Under what circumstances can you throw someone out of a paid event (e.g. a fan convention) without a refund? 9 Answers as of December 26, 2013

I'm trying to put together an anti-harassment policy for a fan convention, and want to make sure we actually can throw someone out without refunding their ticket money if they harass or assault another attendee. Does making them agree to a code of conduct when they purchase a ticket give us support for ejecting them?

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Lawrence Lewis
Lawrence Lewis | Lawrence Lewis, PC
No one reads the code of conduct when they purchase a ticket. Therefore, they are not on notice.
Answer Applies to: Georgia
Replied: 12/26/2013
Law Offices of Ronald A. Steinberg & Associates | Ronald A. Steinberg, BA, MA, JD
I think that would work. You might also hire a couple of cops to work security.
Answer Applies to: Michigan
Replied: 12/23/2013
David Hoines Law
David Hoines Law | David Hoines
Put warning on ticket.
Answer Applies to: Florida
Replied: 12/23/2013
Law Offices of George H. Shers | George H. Shers
Yes, having them agree will help. Be sure to post a sign stating that there will be no refund. Try seeing if some of the big convention bookers have similar warnings, etc. They probably will not help you but it will not take much time to try.
Answer Applies to: California
Replied: 12/23/2013
Margaret Crowell | Margaret Crowell
Usually events have licensee agreements on the back of the ticket. The licensee agreement states that the purchaser is a licensee to the vent and that this license is revocable (person can be thrown out) under certain circumstances.
Answer Applies to: Illinois
Replied: 12/20/2013
    Lawyer for Indie Media
    Lawyer for Indie Media | Sue Basko
    A ticket is a license. If you state the policy clearly before the person buys the ticket, and even on the ticket materials, state what the rules are and that a violation of the rules can result in being told to leave and not being given any refund. You also have to state that the management decision is final and that remaining or returning will be considered trespass and will be prosecuted. You should have a lawyer write all this for you. You may also want to set up a system of a first warning, where the person is allowed to stay but must sit in a special section. And then you have to make sure that some attendees with an agenda do not falsely report others. Having a civilized environment is a good goal. In Illinois, events often hire off-duty police as security and this seems to work well. If you ask the venue, they likely have people they already work with on a regular basis.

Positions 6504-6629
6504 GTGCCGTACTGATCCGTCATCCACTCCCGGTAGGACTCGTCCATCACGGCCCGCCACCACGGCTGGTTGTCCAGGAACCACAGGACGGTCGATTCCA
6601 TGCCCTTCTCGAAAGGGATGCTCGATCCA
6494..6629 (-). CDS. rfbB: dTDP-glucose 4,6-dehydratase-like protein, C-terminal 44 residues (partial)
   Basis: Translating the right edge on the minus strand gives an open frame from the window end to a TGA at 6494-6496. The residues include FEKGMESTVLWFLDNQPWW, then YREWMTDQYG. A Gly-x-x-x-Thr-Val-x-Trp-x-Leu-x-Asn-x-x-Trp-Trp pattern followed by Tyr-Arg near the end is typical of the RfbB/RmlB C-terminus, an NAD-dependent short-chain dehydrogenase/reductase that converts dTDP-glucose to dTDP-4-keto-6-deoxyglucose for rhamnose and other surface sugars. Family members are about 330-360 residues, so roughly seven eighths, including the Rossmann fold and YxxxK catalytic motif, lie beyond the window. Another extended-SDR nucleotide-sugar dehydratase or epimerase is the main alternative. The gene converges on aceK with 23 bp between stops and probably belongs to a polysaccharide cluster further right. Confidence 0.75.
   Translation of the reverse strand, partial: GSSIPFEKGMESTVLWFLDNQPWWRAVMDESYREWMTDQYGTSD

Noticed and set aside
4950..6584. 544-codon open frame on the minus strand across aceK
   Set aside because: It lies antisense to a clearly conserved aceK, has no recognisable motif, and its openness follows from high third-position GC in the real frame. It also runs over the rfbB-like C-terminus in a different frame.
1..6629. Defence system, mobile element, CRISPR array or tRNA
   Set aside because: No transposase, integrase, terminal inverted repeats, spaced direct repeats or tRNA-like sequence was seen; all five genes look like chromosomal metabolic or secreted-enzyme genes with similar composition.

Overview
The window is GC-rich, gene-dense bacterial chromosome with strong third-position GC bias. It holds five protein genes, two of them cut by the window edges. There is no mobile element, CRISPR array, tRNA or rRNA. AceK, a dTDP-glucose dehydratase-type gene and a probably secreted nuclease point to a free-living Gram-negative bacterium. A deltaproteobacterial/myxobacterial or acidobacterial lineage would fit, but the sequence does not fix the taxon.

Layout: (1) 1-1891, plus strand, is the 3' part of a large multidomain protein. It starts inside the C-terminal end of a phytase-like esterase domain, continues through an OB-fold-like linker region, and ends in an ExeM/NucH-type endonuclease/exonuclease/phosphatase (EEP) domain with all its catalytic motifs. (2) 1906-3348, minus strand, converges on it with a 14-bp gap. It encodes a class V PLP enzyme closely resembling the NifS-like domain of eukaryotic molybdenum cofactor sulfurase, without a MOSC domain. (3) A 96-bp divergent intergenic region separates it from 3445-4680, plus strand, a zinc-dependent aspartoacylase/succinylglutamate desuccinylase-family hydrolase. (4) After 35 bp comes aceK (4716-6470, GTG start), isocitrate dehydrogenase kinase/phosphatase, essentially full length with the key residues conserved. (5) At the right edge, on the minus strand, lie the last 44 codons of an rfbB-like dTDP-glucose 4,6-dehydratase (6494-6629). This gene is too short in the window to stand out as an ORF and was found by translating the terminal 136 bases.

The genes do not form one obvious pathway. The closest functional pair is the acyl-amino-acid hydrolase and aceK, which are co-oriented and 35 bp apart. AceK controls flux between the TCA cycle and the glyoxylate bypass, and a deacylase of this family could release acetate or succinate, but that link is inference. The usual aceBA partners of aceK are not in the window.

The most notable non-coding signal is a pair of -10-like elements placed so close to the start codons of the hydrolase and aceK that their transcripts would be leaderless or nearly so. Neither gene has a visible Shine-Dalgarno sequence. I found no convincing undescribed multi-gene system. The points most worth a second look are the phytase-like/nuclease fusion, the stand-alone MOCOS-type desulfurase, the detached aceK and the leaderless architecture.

Answer Applies to: Illinois
    Replied: 12/19/2013
    Michael Breczinski
    Michael Breczinski | Michael Breczinski
    Yes they can be sent away if they are assaultive or disruptive.
    Answer Applies to: Michigan
    Replied: 12/19/2013
    Sebby Law Office
    Sebby Law Office | Jayne Sebby
    If this is a private event, you can eject anyone for disobeying any of the (lawful) rules you establish in advance. You can also eject anyone for committing a crime.
    Answer Applies to: Nebraska
    Replied: 12/19/2013
    Andrew T. Velonis, P.C.
    Andrew T. Velonis, P.C. | Andrew Velonis
    The key aspect is that the participant can be ejected for being "disruptive". You need to be specific enough so that if it is necessary to invoke that provision, the person doing the ejecting can point to the code and say "this is what you are doing", or after the fact "this is what the guy did". At the same time, the language needs to be broad enough to allow discretion and deal with unforeseeable circumstances. It might be worthwhile to have a consult so that you can go through a couple of drafts with a lawyer.
    Answer Applies to: New York
    Replied: 12/19/2013
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